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Conservatives set aim for women to make up 50% of election candidate list

Just 21% of Conservative MPs are currently women, and chairman Brandon Lewis said the party needs to do more to improve female representation.

Conservatives have set out an ambition for women to make up half of its list of approved candidates for Westminster elections.

The 50% figure was announced by party chairman Brandon Lewis, who said that the party needed to “do more” to make sure its gender balance better reflects the society it seeks to represent.

Women currently make up 21% of Conservative MPs, compared to 45% for Labour. A proposal last year by the Commons Women and Equalities Committee to set a 45% female representation target for Parliament and local councils was rejected by the Government.

Mr Lewis made clear he was not imposing a quota or target or the introduction of all-female shortlists, and said that local Conservative Associations would continue to have the final say in selections.

But he said in a speech: “We need the best people in our Parliament and in our party, representing their communities up and down the country.

“We will not achieve this if women are excluded and if their voices are not heard.

“Right now, around 30% of those on our approved candidates list are women. This is not enough. That’s why I am setting out an ambition here today – to have women make up 50% of our candidates list.

“This is not an easy ambition. But we have a duty to achieve it and I will personally work tirelessly to make this a reality.”

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Women MPs elected at UK general elections (PA Graphics)

Mr Lewis was criticised recently for breaking a pairing arrangement with Liberal Democrat deputy leader Jo Swinson, who was unable to take part in a crunch Brexit vote because she was on maternity leave.

He repeated his apology to Ms Swinson for what he said was a “mistake”, and insisted that he did not know at the time that he had been paired with her, in an arrangement between the parties to cancel out the impact of MPs being unavoidably absent.

Speaking to BBC Radio 4’s Woman’s Hour, Mr Lewis made clear Tories were not following Labour’s lead in operating all-women shortlists for candidates.

“In terms of quotas and shortlists, I think that just masks the underlying problems within organisations,” he said. “We need to change the culture across our political landscape, get that systemic change, not just a short-term fix.”

Mr Lewis said that two out of the three Conservative candidates selected so far for the general election expected in 2022 have been women.

“This is a promising start,” he said. “But in order to reach our ambition, we need to have a wider strategy.”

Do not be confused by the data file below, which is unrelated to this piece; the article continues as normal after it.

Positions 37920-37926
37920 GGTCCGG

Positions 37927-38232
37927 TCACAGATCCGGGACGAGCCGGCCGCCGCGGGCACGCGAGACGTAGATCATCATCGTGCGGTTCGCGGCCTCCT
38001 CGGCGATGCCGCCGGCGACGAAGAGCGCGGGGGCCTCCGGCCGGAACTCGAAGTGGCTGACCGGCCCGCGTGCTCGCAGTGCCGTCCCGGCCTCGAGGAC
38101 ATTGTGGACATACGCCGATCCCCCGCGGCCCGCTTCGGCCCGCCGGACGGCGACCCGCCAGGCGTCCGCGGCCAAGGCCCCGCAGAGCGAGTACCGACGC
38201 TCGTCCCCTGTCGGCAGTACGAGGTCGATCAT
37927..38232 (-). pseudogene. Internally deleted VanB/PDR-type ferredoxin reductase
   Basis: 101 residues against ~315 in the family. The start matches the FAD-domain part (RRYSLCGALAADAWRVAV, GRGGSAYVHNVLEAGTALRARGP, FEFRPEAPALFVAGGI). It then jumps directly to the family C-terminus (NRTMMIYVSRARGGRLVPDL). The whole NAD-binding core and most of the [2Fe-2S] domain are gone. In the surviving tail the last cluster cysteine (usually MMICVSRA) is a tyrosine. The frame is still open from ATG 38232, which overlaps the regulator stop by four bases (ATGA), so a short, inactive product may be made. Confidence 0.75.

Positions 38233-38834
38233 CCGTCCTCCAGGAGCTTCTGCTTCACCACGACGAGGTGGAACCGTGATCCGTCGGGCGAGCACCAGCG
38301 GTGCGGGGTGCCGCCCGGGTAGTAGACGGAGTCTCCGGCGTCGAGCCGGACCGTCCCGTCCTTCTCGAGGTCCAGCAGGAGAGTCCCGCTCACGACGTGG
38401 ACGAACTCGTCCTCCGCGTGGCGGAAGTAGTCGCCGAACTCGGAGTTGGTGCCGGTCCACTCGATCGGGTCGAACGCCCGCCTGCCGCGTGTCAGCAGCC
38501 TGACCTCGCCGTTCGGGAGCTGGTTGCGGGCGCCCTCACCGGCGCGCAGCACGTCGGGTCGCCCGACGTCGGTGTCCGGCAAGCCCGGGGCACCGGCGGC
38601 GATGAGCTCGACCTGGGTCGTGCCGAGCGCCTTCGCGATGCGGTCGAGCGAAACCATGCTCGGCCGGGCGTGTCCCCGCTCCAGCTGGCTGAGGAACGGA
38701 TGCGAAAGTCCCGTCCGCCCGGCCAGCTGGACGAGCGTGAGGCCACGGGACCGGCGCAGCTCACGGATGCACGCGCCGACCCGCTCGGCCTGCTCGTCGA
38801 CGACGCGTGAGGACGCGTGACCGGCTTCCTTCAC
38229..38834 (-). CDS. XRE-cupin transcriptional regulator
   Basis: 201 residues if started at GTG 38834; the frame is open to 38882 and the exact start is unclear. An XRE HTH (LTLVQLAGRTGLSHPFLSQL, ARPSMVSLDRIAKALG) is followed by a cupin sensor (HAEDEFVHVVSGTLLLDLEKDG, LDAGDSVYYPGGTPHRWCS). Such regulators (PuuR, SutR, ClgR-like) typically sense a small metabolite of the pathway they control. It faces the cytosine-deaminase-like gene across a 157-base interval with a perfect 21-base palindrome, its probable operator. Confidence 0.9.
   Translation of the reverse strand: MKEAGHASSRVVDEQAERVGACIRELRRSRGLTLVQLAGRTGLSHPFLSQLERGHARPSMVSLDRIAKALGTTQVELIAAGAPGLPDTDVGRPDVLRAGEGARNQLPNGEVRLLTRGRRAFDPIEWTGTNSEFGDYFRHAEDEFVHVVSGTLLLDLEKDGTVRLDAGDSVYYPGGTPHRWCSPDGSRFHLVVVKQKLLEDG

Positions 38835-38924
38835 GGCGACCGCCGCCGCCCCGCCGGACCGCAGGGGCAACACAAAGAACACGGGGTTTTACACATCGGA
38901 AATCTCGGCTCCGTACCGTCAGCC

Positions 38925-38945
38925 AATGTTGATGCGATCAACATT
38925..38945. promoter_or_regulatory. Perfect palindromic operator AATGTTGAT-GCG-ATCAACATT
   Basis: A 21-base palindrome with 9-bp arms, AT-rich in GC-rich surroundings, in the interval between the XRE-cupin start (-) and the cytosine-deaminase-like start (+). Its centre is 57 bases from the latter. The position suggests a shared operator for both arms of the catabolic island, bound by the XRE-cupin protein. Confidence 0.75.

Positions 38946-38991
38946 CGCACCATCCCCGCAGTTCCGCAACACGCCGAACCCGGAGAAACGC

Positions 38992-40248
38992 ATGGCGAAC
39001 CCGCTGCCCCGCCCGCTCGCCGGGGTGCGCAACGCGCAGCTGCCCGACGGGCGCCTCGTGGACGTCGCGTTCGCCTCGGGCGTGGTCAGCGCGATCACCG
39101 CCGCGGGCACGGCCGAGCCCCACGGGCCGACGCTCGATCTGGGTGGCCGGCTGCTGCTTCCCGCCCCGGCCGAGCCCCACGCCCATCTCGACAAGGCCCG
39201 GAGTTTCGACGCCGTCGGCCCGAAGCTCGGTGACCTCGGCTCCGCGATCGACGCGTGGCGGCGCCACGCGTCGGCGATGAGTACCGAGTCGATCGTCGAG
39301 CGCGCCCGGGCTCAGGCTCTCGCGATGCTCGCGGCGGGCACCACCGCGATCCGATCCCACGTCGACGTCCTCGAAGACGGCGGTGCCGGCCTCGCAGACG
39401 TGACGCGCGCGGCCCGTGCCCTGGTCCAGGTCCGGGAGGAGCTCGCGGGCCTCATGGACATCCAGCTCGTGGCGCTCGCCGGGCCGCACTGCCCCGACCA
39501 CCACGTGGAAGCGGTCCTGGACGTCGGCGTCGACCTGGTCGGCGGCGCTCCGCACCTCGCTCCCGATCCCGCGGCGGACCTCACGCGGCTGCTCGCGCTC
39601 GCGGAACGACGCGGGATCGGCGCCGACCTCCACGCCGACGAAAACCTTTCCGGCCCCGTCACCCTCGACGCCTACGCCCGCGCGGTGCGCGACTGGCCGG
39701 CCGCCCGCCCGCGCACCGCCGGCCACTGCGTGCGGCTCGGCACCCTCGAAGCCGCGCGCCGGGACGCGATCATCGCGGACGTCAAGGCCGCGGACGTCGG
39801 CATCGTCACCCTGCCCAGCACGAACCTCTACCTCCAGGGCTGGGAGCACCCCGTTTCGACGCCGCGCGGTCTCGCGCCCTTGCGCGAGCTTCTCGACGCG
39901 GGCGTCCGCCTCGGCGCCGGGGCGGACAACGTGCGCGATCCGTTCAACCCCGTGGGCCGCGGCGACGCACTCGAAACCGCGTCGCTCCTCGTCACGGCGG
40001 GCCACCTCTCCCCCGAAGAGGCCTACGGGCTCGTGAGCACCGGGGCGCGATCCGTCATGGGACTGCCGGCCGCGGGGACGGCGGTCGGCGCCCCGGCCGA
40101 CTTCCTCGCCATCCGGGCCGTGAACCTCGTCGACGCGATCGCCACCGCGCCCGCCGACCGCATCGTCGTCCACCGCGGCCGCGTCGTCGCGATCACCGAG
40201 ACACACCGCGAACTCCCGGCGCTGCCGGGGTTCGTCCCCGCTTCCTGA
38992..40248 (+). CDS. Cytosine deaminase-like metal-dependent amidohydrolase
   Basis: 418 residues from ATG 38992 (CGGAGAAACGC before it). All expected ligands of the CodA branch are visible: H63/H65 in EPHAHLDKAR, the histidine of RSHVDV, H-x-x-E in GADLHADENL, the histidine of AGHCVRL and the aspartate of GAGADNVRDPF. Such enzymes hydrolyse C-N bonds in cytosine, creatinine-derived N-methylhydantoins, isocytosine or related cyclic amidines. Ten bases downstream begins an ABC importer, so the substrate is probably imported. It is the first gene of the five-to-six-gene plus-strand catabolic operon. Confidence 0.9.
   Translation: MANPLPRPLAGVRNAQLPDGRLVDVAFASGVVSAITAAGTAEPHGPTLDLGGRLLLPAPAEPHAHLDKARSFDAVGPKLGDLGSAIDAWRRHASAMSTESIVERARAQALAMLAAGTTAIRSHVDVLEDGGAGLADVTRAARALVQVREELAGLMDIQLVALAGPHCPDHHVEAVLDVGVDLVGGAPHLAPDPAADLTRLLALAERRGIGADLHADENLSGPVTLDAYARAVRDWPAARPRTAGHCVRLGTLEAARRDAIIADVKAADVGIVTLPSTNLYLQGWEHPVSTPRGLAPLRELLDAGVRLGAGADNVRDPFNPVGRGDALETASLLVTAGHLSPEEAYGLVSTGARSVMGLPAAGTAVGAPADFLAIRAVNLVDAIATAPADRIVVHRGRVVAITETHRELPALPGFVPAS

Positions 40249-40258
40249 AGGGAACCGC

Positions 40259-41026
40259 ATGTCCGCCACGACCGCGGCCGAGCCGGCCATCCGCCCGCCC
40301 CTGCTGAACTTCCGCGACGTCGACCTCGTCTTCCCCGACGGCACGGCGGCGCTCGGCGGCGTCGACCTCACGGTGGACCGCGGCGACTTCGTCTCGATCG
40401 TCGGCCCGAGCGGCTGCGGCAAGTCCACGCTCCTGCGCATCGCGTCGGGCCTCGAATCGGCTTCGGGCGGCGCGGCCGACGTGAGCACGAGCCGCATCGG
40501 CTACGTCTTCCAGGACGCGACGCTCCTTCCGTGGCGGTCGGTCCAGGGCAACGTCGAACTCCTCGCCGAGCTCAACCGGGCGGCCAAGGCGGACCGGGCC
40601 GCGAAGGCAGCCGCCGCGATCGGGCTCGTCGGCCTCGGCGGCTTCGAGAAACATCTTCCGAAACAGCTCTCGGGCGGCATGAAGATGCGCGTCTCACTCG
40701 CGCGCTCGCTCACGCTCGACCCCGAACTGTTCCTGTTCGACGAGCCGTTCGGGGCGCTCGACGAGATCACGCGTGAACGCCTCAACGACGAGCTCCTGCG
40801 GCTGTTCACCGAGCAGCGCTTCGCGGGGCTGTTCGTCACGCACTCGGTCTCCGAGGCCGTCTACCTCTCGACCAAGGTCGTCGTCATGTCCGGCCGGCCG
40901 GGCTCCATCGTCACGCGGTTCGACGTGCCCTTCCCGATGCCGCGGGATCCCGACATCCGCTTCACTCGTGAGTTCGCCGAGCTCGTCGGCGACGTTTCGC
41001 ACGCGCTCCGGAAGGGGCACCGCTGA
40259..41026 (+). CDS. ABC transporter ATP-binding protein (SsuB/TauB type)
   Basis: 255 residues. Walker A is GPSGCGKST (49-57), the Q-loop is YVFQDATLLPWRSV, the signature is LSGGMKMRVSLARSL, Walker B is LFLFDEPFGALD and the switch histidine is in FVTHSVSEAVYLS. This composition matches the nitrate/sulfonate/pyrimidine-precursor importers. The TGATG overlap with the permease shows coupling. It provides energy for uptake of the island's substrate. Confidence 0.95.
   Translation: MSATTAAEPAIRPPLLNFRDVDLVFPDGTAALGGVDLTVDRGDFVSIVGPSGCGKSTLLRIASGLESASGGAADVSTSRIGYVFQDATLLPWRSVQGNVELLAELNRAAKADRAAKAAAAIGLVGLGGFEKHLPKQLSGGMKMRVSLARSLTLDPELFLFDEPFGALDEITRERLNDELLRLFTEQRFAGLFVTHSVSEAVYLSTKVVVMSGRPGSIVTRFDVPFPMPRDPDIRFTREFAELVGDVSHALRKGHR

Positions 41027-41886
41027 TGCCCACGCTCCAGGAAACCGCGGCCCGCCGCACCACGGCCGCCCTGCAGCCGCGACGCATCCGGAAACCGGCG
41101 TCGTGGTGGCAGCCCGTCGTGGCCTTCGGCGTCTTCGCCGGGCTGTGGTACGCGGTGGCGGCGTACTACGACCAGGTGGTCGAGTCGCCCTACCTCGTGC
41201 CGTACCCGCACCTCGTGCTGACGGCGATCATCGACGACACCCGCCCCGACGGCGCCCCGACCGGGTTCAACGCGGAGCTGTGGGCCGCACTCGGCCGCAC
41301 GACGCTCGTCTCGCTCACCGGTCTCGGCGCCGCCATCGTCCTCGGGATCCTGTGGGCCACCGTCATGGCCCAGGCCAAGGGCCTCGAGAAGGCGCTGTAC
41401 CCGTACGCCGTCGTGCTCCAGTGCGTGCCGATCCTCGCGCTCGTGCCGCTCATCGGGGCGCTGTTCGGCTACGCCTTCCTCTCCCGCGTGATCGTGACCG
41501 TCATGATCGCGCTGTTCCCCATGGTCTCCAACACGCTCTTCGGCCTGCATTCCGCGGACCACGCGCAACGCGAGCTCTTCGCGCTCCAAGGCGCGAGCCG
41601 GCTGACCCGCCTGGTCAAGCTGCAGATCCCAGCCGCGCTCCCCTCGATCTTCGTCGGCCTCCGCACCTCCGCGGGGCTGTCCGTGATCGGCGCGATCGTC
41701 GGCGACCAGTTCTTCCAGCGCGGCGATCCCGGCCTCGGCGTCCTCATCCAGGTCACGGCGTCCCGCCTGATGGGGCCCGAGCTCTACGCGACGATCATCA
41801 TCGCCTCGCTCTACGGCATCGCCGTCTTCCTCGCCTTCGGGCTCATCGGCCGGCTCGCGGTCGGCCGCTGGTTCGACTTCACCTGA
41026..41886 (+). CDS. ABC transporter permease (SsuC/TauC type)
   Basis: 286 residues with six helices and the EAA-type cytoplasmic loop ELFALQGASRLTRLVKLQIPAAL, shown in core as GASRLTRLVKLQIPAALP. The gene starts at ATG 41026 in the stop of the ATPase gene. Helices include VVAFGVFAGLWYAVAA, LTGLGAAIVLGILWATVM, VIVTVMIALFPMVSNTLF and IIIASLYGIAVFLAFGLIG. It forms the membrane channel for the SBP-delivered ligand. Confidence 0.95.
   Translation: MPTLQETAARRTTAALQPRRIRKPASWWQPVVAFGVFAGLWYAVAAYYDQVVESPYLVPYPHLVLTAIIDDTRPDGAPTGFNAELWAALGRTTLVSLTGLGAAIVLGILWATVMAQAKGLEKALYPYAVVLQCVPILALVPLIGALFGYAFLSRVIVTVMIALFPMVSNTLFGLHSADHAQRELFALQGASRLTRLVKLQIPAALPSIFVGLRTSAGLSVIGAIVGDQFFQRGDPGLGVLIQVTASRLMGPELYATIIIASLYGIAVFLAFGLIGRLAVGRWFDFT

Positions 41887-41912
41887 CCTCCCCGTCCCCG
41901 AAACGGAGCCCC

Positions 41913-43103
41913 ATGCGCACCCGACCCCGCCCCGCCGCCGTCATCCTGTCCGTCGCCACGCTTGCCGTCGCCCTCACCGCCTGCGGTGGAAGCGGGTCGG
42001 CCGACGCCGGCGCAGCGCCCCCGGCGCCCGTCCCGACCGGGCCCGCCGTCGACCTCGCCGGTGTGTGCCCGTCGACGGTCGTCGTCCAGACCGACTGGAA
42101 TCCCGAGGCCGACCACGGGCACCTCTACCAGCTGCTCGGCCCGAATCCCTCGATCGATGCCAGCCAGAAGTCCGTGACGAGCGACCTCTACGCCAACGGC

He promised further action to “level the playing field” between male and female candidates.

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The UK’s first female prime minster was Conservative Margaret Thatcher in 1979 (PA)

“We now require association selection panels to reflect their local areas – including gender balance – to help ensure that at every stage women are treated fairly and equally,” he said.

The party has commissioned research to examine why women do not put themselves forward as candidates, which will be used “to take action to break down barriers wherever they exist, and provide the practical steps to overcome them”.

Conservative councils will be encouraged to offer better paternity and maternity policies, a new Young Women’s Network will be established and the party will provide mentoring and shadowing opportunities to women considering standing for election.

Mr Lewis’s announcement was welcomed by women’s rights pressure group the Fawcett Society.

But the society’s chief executive, Sam Smethers, added: “The challenge now is how they roll this out at constituency level, address attitudinal and procedural barriers and get those women into winnable seats.

“The Conservative Party chairman has today also committed to introducing maternity, paternity and parental leave policies for councillors in Conservative-run councils. We know that just 4% of councils in England and Wales have policies in place. This is something that Fawcett has been calling for.”

Ben Wilson, executive director at the Equality and Human Rights Commission, welcomed the Tory move as “a positive step towards achieving gender equality in politics and ensuring that women’s voices and experiences are included in the democratic process”.

Mr Wilson added: “To bring about real change, the Government must identify and remove barriers to women’s participation in politics including the intimidation of female parliamentarians and issues around parental leave and flexible working. We repeat our call for mandatory reporting on parliamentary candidate diversity data for political parties.”

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